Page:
Executive function in first-episode schizophrenia: A three-year longitudinal study of an ecologically valid test
ABSTRACT Executive function impairment is a key cognitive deficit in schizophrenia. However, traditional neuropsychological tests of executive function may not be sensitive enough to capture the everyday dysexecutive problems experienced by patients. Additionally, existing literature has been inconsistent about longitudinal changes of executive functions in schizophrenia. The present study focuses on examining the longitudinal change of executive functions in schizophrenia using the Modified Six Elements Test (MSET) that was developed based on the Supervisory Attentional System model and shown to be sensitive to everyday dysexecutive problems. In the present study, MSET performance was assessed in 31 medication-naïve first-episode schizophrenic patients at four times over a period of three years, while the 31 normal controls were assessed once. Patients demonstrated impairment in MSET as compared to controls. Importantly, the MSET impairment persisted from the medication-naïve state to clinical stabilization and the three years following the first psychotic episode though patients improved in a conventional executive test (Modified Wisconsin Card Sorting Test). Performance was not related to intelligence, educational level, symptom changes, age-of-onset, or duration of untreated psychosis. Better MSET performance at medication-naïve state predicted improvement in negative and positive symptoms over the three-year period. These findings may suggest that MSET impairment is a primary deficit in schizophrenia that occurs early in the course of the illness and remains stable irrespective of clinical state for at least three years following the first episode of schizophrenia.
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ABSTRACT: Effective integration of visual information is necessary to utilize abstract thinking, but patients with schizophrenia have slow eye movement and usually explore limited visual information. This study examines the relationship between abstract thinking ability and the pattern of eye gaze in patients with schizophrenia using a novel theme identification task. Twenty patients with schizophrenia and 22 healthy controls completed the theme identification task, in which subjects selected which word, out of a set of provided words, best described the theme of a picture. Eye gaze while performing the task was recorded by the eye tracker. Patients exhibited a significantly lower correct rate for theme identification and lesser fixation and saccade counts than controls. The correct rate was significantly correlated with the fixation count in patients, but not in controls. Patients with schizophrenia showed impaired abstract thinking and decreased quality of gaze, which were positively associated with each other. Theme identification and eye gaze appear to be useful as tools for the objective measurement of abstract thinking in patients with schizophrenia.Behavioral and Brain Functions 04/2014; 10(1):13. DOI:10.1186/1744-9081-10-13 · 2.00 Impact Factor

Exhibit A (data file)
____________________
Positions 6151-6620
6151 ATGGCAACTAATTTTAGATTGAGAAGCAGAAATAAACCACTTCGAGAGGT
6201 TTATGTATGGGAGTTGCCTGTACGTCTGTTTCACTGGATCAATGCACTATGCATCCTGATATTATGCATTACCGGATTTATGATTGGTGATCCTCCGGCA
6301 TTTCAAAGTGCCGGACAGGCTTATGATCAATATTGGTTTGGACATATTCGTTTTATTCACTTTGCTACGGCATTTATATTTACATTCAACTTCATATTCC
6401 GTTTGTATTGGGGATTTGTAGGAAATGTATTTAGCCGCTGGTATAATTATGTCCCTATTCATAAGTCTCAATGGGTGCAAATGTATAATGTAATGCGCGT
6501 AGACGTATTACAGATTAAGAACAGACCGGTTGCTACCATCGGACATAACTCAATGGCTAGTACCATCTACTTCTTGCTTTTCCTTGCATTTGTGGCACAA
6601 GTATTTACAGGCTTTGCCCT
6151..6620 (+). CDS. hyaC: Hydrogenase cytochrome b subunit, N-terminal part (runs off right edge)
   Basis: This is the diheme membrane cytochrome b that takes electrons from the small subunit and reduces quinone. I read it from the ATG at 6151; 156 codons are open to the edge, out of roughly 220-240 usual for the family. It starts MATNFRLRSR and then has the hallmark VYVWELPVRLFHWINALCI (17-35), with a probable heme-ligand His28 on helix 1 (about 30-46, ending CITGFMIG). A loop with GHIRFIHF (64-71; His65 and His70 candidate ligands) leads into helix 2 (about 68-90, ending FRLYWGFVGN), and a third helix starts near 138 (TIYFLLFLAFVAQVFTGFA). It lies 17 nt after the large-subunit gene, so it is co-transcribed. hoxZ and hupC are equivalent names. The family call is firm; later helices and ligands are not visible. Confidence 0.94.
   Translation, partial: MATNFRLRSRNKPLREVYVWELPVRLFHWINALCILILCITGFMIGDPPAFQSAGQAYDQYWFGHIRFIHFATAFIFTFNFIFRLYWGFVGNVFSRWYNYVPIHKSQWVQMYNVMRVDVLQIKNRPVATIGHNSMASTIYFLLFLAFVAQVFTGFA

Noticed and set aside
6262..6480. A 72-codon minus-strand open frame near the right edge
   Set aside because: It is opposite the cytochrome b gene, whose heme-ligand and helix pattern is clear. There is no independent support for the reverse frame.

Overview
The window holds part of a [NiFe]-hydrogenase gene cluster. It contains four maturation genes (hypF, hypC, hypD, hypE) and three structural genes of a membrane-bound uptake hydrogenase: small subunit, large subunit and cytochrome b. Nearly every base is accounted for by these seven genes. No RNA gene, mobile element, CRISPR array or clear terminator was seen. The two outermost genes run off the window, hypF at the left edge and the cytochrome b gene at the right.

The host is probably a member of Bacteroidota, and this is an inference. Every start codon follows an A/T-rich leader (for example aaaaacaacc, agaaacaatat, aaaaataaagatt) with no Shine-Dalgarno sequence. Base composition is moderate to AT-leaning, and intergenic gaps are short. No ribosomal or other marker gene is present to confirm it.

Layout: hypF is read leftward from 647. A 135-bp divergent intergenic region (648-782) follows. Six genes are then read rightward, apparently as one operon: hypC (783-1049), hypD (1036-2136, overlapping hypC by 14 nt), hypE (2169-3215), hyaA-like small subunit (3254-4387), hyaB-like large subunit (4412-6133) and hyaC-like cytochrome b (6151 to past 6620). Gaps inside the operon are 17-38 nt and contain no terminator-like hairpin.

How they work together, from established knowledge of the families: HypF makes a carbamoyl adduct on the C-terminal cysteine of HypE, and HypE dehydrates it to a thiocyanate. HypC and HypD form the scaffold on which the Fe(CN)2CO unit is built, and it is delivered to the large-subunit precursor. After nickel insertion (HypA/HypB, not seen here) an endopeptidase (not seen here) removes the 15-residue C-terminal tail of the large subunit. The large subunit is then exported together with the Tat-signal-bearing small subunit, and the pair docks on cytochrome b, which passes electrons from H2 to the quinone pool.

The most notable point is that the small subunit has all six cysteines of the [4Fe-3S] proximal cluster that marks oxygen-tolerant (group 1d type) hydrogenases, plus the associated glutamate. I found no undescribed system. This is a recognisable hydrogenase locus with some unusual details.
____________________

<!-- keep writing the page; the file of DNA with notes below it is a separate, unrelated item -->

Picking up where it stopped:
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ABSTRACT: Background: Many studies had reported that neurocognitive impairments were evident during the active psychotic symptoms of schizophrenia but questions remain about whether these impairments were present even in absence of psychotic symptoms. Aim of the work: to assess and compare neuropsychological cognitive functioning of patients with schizophrenia in remission to their healthy counterparts. Methods: Cognitive functions (executive function, memory, attention and concentration) of a group of patients with schizophrenia in remission were compared with a control group, using SPSS. Results: Patients with schizophrenia showed impairment in attention, executive function and memory when compared to healthy control. The total length of hospitalizations in schizophrenia patients was associated with more declines in the processing speed. Conclusions: Schizophrenia patients had evident cognitive impairments even during remission. Processing speed decline was correlated with the total length of hospitalizations in schizophrenia patients. Keywords: cognitive performance, neuropsychological, remission, schizophrenia.
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ABSTRACT: The Modified Six Elements Test (MSET) assesses several executive functions. We examined whether an adapted scoring method is appropriate for discriminating between brain-injured persons with and without executive deficits. A MSET was administered to 70 participants with acquired brain injury in the chronic phase. The group was divided into individuals with and without executive impairments based on several other executive tests. The discriminative value for both the conventional raw score and the adapted scoring method was evaluated using receiver operating characteristic analyses. Both scoring methods discriminated significantly between persons with impaired and unimpaired executive functions (raw score: area under the curve, AUC = 0.703, p = .004; adapted score: AUC = 0.780, p = .000). Only the adapted scoring method proved sensitive (81%) and specific (67%) within a clinically useful range. Within this range, an acceptable cut-off score could be determined. Altogether, the proposed MSET scoring index is a potentially clinically useful contribution to the measurement of executive functions. © The Author 2014. Published by Oxford University Press. All rights reserved. For permissions, please e-mail: email@example.com.Archives of Clinical Neuropsychology 12/2014; 30(2). DOI:10.1093/arclin/acu093 · 1.92 Impact Factor